This is a stunning cut & paste silhouette of a small girl that well-depicts the exquisite embellishment expected from the Frith brothers. The brothers, Frederick & Henry, worked together under the name Royal Victoria Gallery—sometimes it seems that their father worked with the gallery, likely doing some of the exceptionally detailed gilt embellishment. Frederick and Henry (who signed his work H.A. Frith) quite often worked on their own. Indeed, it seems that most of the signed work we find is by one of the two brothers. The bronzing of these profiles is some of the best one might find. It can be almost portrait-like, showing minute details of hands and showing just how light played upon the subjects. This little girl is very representative of the Friths’ work. Look at her proper right hand and how the fingers fold back onto her palm. The basket she carries is delicately open weave with a foot extending out at the bottom. The fabric of her dress is lustrous and the bow of her sash picks up the most light and shines happily back at the viewer. Similarly, her hair shimmers where the light makes it shine above and below the simple tuck behind her ear. I especially love the way the brothers set single children, such as this girl, low on the card to emphasize how small these children actually were. This child stands upon a simple grey watercolor wash ground. Condition is excellent but for a bit of expected toning to the paper. I’m not sure whether the dark areas of the bottom stick of the frame is from natural graining or an old, well-repaired burn. It takes nothing away from the piece. The child is housed in a period canted veneered wood frame. The veneer might be mahogany or rosewood, I’m not sure. The frame measures 8 ½” x 11 ½” with a sight size of 5 ½” x 8 ½”. Circa 1850.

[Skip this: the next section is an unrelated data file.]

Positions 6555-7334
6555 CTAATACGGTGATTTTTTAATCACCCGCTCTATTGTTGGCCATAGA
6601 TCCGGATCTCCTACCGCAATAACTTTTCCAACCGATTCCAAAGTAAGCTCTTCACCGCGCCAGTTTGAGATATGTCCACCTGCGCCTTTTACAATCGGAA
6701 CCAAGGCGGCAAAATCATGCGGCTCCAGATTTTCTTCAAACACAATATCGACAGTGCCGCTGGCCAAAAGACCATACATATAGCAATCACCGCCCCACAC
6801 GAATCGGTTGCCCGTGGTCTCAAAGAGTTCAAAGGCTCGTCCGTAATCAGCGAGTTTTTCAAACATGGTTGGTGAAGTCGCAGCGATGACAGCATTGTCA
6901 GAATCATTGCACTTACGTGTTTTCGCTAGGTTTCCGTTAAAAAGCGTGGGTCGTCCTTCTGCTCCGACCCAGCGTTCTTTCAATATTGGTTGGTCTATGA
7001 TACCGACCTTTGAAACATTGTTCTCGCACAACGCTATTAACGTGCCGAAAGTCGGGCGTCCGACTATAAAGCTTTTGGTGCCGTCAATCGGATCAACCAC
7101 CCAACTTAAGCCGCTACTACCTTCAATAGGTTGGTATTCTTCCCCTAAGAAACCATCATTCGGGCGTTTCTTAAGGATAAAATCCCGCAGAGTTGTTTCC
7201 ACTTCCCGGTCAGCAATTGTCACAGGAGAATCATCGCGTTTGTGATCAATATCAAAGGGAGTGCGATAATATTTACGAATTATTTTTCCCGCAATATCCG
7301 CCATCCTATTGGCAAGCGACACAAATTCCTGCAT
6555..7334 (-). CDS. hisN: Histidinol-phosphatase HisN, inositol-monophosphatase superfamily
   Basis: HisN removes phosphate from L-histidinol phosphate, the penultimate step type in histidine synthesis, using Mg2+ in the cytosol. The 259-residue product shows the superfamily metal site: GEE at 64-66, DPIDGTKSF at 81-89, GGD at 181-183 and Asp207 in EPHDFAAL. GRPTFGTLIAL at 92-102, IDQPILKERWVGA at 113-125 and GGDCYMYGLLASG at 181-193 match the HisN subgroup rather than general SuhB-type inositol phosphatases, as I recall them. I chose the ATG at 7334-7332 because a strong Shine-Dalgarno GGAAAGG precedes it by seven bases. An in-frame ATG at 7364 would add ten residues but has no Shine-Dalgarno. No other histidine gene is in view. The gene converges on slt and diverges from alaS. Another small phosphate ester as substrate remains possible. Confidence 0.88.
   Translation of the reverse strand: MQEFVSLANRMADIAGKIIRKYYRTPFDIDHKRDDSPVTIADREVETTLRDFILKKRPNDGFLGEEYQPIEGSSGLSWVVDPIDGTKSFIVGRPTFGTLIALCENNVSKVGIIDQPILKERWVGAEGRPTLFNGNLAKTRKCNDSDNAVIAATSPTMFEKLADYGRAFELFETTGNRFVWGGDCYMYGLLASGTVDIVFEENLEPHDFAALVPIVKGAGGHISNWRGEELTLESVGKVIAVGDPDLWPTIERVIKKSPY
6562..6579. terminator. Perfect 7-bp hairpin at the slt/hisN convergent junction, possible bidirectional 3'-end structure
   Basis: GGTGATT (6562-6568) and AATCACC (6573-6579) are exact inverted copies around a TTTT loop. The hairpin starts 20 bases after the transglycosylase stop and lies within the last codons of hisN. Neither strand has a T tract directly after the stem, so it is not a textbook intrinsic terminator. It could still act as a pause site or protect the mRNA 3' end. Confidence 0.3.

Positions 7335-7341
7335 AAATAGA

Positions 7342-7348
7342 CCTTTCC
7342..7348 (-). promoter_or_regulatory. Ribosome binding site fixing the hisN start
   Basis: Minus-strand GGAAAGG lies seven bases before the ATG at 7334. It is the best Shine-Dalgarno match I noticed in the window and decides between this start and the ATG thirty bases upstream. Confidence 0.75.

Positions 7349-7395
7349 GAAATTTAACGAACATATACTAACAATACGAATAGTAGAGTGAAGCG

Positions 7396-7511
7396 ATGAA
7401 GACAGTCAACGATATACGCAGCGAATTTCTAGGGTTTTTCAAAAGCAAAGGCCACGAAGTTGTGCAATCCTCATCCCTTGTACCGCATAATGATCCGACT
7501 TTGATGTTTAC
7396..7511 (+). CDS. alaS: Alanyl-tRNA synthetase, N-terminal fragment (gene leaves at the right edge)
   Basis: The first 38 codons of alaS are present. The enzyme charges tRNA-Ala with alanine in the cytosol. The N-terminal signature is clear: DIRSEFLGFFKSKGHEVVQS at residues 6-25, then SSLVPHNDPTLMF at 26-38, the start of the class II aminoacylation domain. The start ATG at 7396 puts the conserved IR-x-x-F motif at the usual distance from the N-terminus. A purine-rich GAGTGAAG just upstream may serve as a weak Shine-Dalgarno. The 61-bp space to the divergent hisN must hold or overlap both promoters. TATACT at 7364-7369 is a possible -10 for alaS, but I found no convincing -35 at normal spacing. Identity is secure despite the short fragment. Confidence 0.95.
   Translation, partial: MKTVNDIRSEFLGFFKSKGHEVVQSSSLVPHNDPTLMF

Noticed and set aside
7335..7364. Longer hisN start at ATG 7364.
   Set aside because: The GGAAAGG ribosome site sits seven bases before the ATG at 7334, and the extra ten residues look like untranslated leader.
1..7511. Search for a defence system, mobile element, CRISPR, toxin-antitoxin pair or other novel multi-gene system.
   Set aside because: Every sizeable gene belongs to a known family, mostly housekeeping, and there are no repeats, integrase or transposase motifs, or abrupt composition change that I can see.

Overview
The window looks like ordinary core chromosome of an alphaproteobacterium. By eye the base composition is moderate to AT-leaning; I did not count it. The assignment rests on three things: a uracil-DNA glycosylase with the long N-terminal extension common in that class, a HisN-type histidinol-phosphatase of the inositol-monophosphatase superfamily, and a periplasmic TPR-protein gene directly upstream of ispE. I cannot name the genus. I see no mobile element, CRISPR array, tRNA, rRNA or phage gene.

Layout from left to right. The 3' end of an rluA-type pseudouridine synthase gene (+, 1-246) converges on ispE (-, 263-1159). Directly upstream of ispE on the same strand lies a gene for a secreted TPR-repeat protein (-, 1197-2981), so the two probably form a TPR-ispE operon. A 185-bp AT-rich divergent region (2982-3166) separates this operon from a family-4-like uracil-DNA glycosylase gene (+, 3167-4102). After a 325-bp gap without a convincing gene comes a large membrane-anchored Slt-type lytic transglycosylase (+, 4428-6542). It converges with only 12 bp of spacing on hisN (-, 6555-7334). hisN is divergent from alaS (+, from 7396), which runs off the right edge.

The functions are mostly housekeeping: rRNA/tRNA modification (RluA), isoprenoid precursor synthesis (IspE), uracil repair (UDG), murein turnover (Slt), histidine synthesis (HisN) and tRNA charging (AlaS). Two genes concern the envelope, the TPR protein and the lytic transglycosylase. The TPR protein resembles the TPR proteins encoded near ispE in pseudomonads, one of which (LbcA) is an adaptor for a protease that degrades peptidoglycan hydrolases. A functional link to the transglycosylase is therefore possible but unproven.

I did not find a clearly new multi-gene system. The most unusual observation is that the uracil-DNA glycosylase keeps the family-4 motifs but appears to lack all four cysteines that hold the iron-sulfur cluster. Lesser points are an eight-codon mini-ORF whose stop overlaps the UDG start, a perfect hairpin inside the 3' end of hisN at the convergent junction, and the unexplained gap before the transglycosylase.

Please see the Silhouettist Bios page for more information about Royal Victoria Gallery & the Frith Brothers.